Cognitive Errors and Diagnostic Mistakes is a superb new guide to critical thinking in medicine written by Jonathan Howard. It explains how our psychological foibles regularly bias and betray us, leading to diagnostic mistakes. Learning critical thinking skills is essential but difficult. Every known cognitive error is illustrated with memorable patient stories.
The opioid crisis and growing awareness of the dangers of addiction to pain medication are prompting renewed calls for the use of pill placebos in place of active treatments, backed by familiar claims about the magical powers of the placebo.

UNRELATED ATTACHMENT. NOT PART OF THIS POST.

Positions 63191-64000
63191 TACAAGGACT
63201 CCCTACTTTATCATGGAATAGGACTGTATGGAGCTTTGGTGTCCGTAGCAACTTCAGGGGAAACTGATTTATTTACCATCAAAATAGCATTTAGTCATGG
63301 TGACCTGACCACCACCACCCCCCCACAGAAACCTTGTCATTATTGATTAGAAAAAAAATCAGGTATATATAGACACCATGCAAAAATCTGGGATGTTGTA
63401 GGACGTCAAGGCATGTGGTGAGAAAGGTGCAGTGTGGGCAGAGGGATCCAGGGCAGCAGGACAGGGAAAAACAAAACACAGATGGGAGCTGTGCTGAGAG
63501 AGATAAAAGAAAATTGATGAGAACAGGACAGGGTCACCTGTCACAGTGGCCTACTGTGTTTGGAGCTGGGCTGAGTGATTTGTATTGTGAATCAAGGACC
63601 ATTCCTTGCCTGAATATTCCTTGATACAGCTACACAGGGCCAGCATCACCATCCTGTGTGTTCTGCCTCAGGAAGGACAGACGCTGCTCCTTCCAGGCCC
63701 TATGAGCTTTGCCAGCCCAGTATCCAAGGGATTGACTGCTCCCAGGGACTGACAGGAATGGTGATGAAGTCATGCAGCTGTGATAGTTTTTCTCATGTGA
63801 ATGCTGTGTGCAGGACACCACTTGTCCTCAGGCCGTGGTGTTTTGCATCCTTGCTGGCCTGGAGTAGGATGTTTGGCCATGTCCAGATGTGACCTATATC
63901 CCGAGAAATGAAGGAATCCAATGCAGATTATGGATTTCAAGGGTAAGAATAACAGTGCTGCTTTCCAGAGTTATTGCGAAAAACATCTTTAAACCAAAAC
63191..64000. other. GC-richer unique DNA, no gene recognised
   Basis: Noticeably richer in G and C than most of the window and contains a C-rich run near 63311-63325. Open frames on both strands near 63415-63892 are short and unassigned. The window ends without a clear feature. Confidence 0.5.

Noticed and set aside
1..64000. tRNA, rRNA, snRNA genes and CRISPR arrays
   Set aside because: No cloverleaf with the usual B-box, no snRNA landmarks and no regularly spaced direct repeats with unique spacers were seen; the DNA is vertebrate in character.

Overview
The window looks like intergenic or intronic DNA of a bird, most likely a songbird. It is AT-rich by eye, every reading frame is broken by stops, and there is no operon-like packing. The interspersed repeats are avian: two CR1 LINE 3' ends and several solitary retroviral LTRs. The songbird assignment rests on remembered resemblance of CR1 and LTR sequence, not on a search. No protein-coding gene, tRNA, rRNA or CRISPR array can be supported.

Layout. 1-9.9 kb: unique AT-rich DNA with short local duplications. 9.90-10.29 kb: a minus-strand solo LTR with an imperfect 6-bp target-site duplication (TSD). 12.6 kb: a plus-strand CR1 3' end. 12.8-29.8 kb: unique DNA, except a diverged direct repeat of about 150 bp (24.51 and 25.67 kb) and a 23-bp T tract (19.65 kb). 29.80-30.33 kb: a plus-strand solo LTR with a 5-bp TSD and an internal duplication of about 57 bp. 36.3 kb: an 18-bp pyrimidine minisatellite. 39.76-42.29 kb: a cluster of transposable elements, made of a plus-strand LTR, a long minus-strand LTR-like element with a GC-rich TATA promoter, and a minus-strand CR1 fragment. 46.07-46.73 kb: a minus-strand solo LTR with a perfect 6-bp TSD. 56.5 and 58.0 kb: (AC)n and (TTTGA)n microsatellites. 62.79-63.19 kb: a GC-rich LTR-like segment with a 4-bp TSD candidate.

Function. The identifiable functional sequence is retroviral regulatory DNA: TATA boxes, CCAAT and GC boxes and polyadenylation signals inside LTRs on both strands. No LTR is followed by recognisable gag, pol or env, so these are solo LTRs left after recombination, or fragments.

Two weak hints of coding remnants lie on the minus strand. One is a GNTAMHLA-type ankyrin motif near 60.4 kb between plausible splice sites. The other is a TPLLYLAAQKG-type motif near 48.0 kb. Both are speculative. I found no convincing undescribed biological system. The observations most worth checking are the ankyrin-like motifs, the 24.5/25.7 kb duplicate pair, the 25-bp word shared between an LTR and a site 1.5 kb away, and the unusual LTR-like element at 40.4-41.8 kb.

The idea that antidepressants are no more effective than placebo has been put to rest. They clearly work when used appropriately, although the effect size is not as large as the published studies have suggested.
Medical research has been plagued by less-than-rigorous practices and a culture that rewards quantity over quality. In a new book, Richard Harris identifies the problems, proposes solutions, and offers hope.
A recent systematic review has been touted as demonstrating that "mind-body" practices like yoga can reprogram our DNA. There are several reasons to doubt these claims, not the least of which is the history of bias in past studies on this topic.
A week after Donald Trump was elected, I speculated about how he would affect medical science policy. Now, 80 days into the Trump administration, we have some observations.